The main kite season on the Yucatán Peninsula is from November to May and while Isla Blanca is definitely one of the best spots, it isn’t the only one there. It’s possible to kite in Cancún as well, the best known kite spot is Playa del Carmen on Riviera Maya. It is basically the opposite of Isla Blanca, the water is deep and there are many tourists, so it’s very important to respect the rules and kite only on designated beaches. We also dedicated one day to the beautiful Isla Holbox, where in the end we didn’t kite, just spent some time with chilling on the beach, walking on the colorful little streets and enjoying the sunset with our group. Holbox is advertised as the virgin island, where people live from fishing, the streets are made of sand and no cars are allowed. It truly has its own charm, however locals have to be careful if they would like to keep it this way, because it’s getting really crowded with tourists. The island is only 42 km long and 2 km wide, so you can go around by bike or rent a golf cart. The local kite schools take you to the kite spots depending on the wind direction. The conditions are similar to Isla Blanca: shallow water, uncrowded beaches and mild wind, with occasional North winds, which can blow with 28+knots.

On those rare days, when there was not enough wind for kiting, or we were simply tired to go out, we tried to tick off some sights from our „must see list”. Cancún is a very lively city, with many things to do, restaurants, bars, party places etc. Our group was not really into drinking and partying (thank God), so we spent most of our time in local markets and street food places in Cancún and exploring nature and the Maya heritage outside of it.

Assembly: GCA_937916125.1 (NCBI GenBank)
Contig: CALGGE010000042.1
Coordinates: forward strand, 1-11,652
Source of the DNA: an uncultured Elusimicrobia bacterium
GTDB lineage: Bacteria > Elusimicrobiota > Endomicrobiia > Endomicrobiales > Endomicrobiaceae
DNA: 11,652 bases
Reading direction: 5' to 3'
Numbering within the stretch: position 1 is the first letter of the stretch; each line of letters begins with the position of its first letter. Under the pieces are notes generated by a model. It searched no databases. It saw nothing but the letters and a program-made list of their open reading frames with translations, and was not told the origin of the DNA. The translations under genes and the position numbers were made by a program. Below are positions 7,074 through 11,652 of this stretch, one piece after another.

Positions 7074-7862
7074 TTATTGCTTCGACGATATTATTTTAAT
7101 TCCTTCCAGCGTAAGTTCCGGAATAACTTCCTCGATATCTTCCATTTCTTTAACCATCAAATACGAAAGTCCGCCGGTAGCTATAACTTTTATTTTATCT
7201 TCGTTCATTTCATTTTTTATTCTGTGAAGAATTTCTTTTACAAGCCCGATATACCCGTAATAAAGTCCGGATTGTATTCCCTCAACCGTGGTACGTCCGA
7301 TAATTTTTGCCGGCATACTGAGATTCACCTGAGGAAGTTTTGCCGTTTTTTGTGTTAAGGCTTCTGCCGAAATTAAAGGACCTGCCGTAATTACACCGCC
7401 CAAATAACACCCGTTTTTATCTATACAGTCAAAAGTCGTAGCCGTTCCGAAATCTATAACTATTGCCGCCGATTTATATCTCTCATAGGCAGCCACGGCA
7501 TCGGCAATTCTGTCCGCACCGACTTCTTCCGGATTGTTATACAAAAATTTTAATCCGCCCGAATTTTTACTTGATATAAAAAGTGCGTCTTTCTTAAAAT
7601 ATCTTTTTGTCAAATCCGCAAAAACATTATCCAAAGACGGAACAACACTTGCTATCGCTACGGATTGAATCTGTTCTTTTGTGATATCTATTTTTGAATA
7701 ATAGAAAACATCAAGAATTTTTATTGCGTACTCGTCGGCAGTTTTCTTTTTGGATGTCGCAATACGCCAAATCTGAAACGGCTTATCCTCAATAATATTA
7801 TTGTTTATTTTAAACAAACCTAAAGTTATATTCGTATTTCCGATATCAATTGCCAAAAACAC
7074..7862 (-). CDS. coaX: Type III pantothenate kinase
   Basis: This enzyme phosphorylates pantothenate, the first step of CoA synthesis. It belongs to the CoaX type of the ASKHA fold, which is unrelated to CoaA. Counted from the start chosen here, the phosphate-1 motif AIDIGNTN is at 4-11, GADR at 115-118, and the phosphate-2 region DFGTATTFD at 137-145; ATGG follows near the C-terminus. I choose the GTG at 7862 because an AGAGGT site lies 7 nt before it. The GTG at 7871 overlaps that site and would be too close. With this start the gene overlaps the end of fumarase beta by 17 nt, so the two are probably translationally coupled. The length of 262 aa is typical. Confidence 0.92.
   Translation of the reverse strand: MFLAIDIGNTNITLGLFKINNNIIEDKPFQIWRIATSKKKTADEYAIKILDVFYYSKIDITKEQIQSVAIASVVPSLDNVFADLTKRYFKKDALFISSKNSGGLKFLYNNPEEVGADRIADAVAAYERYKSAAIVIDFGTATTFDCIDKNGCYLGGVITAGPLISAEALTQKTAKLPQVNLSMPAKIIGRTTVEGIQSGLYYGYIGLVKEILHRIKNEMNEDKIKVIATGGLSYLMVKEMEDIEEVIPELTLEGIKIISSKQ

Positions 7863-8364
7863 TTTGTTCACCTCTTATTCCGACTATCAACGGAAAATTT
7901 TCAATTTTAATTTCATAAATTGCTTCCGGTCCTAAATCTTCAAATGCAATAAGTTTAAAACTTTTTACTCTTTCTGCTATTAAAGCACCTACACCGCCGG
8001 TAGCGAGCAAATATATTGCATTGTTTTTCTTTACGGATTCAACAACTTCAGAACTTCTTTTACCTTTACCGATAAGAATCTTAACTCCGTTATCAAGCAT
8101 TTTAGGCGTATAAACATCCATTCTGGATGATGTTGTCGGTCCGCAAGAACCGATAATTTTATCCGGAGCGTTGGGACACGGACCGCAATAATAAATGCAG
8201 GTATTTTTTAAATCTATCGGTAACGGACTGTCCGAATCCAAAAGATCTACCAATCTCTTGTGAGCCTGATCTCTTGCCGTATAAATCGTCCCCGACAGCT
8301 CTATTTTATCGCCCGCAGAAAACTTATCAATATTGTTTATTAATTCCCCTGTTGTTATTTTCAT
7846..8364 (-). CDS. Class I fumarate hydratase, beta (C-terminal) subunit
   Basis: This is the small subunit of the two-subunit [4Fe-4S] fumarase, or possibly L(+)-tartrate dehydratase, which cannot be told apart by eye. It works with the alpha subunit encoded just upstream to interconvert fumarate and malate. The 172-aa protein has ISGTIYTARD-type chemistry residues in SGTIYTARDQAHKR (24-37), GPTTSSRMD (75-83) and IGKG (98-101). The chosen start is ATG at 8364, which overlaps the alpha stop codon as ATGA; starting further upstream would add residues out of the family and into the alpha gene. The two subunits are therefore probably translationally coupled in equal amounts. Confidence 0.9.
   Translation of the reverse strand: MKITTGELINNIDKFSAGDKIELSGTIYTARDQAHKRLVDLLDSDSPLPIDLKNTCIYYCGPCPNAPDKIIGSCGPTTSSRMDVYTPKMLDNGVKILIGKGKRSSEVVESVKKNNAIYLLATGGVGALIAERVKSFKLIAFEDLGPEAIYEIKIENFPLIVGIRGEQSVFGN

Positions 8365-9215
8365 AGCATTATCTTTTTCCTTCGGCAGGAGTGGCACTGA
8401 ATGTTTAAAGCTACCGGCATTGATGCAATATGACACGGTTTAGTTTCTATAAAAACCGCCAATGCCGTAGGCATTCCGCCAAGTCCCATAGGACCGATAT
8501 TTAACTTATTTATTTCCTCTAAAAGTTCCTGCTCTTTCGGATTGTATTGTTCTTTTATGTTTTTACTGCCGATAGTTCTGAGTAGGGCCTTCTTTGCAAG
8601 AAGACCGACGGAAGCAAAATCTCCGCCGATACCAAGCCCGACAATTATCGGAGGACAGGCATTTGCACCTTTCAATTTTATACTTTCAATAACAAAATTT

Based on our experiences, here’s a short „must see list” of the places you have to visit on the Yucatán Peninsula:

  • Tulum (archeological site, beaches and eco bungalows)
  • Ancient Mayan cities like Coba, Chicen Itza
  • Cenotes (sinkholes filled with clear, rain water)
  • Isla Holbox (for kiters and non-kiters as well)
  • Isla Mujeres (for wonderful diving/ snorkeling experience)

Eventually, the topic that normally excites me the most: local „cuisine”. Honestly, I was a bit disappointed regarding traditional mexican dishes. All they seem to have is tortilla in various forms. There are tacos/ quesadillas/ burritos etc. but they all taste the same to me. The dishes were often dry, lacked some sauce or cream and they were way too spicy for my taste. On the plus side, everything was pretty cheap (you could have dinner for 2 dollars at the food markets). I believe that you have to eat whatever is fresh and local, so we tried to eat seafood and seasonal fruits, vegetables. We found some exotic stuff we’ve never heard before, like zapote, chayote or jicama. We surprised to see sliced and wrapped cactus in the supermarkets, which turned out to be a popular topping on tacos. We saw giant cinnamons and hundreds of types of chilli. We also noticed some unlikely pairing, such as corn sticks in grated cheese, or crepes with cream cheese and mango (called marquesita). The weirdest thing of all was the so called michelada, which is beer with some sauce (e.g. lime, tabasco) and chilli on the side. You can also add some snacks to it, like shrimp, celery, carrot etc. and they put those on top of the beer glass in a small platter. Less exciting, but much more tasty in my opinion, the horchata, which is a milky drink made of rice, flavoured with cinnamon or vanilla.

We arrived back home just over a week ago, but we left a piece of our hearts in Mexico. Writing the article and making this movie took us back for a little while, hope they will take you there, too!

Thank you for reading & watching!